‘Out’ LGBTQ+ Faculty Help Students Feel Seen and Accepted.

Professor and students in lecture hall
LGBTQIA+ health

‘Out’ LGBTQ+ Faculty Help Students Feel Seen and Accepted

A new study examined BU students’ perspectives on LGBTQ+ professors who are open about their identity in the classroom, and found that this openness fostered a welcoming environment for both LGBTQ+ and non-LGBTQ+ students.

May 4, 2024
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Whether it’s in the media, workplace, academia, or social settings, representation of diverse identities matter. In academic settings, representation can be especially impactful, as many students are still discovering or learning to embrace their own identities, as well as the identities of those around them.

A new study coauthored by a School of Public Health researcher explores the impact of LGBTQ+ faculty representation in the classroom on students studying science, technology, engineering, and math (STEM). Studies have shown that undergraduate LGBTQ+ students are less likely than their cisgender peers to pursue majors or careers in this field due to a lack of sense of belonging, but there is limited research on how students of all gender and sexuality identities feel about LGBTQ+ faculty being “out” in this area of higher education.

Sophie Godley, clinical associate professor of community health sciences at SPH and an associate director at BU Kilachand Honors College; Jesse Moreira-Bouchard, clinical assistant professor of human physiology at Sargent College of Health & Rehabilitation Sciences; and Michele DeBiasse, clinical associate professor of health science at Sargent, sought to close this gap in knowledge by seeking the perspectives of Boston University undergraduate health science students on this subject.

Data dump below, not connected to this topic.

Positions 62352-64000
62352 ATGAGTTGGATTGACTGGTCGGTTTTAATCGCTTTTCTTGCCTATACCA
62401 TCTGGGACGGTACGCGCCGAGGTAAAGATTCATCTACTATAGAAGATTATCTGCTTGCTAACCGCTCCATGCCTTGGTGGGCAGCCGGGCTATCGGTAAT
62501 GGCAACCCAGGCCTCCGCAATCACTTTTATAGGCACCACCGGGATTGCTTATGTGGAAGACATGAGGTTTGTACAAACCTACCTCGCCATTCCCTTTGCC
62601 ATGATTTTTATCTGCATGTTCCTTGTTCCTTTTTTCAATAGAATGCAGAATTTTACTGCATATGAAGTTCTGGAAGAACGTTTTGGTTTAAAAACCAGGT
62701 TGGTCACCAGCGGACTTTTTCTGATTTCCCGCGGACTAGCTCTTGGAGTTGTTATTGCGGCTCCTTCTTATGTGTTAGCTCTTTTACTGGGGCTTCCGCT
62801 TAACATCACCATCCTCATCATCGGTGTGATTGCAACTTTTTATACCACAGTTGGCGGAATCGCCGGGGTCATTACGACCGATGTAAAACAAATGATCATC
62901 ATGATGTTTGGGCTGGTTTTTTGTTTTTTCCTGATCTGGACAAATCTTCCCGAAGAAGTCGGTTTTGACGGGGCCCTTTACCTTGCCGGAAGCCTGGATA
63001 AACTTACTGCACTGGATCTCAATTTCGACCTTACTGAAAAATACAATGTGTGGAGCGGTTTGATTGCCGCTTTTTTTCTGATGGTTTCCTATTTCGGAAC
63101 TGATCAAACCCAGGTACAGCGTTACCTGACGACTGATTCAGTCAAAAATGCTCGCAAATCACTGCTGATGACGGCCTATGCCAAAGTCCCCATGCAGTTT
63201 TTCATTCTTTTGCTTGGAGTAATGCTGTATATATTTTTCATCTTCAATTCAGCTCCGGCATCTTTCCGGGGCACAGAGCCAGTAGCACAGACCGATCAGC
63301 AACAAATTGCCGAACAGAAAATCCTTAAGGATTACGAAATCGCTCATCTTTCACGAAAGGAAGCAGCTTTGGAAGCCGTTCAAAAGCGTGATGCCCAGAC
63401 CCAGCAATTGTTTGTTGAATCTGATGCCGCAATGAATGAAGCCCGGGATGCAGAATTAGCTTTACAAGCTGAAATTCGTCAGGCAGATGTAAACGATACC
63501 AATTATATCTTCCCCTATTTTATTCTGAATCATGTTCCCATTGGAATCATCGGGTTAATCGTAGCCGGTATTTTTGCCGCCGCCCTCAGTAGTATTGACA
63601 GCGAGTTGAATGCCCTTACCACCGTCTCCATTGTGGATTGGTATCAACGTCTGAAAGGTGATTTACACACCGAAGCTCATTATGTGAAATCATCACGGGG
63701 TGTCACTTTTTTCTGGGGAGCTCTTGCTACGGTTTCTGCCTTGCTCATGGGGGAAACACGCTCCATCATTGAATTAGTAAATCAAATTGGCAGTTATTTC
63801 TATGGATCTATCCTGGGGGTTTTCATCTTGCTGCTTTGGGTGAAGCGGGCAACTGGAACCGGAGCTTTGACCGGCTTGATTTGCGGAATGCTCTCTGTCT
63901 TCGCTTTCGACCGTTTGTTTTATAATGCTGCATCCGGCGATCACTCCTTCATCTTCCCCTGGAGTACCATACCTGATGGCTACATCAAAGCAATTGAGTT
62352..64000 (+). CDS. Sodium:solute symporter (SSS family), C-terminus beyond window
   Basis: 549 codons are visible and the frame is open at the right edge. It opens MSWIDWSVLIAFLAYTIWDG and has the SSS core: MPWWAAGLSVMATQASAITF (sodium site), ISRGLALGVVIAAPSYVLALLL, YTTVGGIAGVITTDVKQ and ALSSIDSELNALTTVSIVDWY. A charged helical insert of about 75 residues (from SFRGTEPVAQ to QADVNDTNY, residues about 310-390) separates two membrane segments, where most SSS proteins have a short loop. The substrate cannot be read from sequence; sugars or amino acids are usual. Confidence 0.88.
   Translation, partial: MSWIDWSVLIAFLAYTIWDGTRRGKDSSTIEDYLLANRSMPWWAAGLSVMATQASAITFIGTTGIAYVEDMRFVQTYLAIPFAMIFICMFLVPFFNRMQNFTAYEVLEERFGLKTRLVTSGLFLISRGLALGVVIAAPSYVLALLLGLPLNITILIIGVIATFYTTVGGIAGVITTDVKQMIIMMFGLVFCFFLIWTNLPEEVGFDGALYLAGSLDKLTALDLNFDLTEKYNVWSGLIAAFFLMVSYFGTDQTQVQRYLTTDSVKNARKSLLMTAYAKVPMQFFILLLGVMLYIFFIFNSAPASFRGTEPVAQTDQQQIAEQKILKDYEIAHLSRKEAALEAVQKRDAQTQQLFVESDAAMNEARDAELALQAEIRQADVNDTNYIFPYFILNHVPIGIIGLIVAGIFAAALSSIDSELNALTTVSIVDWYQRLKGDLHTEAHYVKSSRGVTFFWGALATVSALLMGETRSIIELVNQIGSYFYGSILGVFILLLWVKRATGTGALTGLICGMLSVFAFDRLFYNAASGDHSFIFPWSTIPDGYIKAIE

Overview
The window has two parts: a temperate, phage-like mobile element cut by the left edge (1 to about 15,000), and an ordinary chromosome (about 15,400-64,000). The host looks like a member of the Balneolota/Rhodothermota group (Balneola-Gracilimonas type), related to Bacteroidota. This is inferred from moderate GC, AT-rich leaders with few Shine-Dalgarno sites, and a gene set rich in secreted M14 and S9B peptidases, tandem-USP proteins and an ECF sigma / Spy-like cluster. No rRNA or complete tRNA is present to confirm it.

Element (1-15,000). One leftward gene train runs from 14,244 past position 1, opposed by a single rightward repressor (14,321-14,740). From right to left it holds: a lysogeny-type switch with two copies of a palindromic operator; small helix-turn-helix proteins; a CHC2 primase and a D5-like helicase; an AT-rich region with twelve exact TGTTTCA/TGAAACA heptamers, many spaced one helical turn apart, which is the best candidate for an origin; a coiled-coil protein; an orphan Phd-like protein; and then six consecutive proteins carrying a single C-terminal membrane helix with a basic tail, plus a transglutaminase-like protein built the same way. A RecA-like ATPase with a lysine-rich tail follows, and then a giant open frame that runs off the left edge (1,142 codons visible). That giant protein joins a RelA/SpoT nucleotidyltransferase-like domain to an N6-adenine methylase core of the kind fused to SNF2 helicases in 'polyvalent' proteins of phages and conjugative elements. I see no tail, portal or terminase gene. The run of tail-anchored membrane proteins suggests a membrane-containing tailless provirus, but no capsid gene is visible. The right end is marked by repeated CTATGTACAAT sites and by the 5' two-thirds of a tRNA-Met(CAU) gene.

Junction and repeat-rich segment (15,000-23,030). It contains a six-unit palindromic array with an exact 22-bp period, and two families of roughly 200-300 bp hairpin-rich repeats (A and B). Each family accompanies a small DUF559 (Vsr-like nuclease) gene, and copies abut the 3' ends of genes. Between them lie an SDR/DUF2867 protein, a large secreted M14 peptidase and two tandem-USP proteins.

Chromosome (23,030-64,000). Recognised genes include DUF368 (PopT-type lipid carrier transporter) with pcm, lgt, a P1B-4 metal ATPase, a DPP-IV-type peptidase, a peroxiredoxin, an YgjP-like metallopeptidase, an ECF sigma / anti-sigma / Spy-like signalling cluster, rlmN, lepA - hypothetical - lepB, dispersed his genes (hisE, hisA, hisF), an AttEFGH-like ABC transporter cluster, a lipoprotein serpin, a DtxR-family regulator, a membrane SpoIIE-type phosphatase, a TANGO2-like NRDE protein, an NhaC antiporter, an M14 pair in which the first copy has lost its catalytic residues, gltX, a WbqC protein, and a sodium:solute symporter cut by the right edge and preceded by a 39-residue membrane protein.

Published in the journal Advances in Physiology Education, their study found that LGBTQ+ faculty members’ decision and ability to be open and authentic about their identity in their classrooms helped both LGBTQ+ and non-LGBTQ+ students feel seen, welcomed, and included. The results underscore the need for colleges and universities to create academic environments and policies that enable queer faculty to be supported in presenting their authentic selves. 

The positive feedback from students also holds personal meaning for the researchers, who are all members of the LGBTQ+ community and are open about their identities with their students.

“From the very beginning of this study, we acknowledged that we were going to be upfront about our identities, and that as three out queer faculty members, we wanted to explore what these dynamics mean for students in our classroom,” says Godley, who teaches Introduction to Public Health to BU undergraduates and serves as SPH’s director of undergraduate education, advising students pursing a public health minor and the 4+1 program, SPH’s combined BA/MPH and BS/MPH.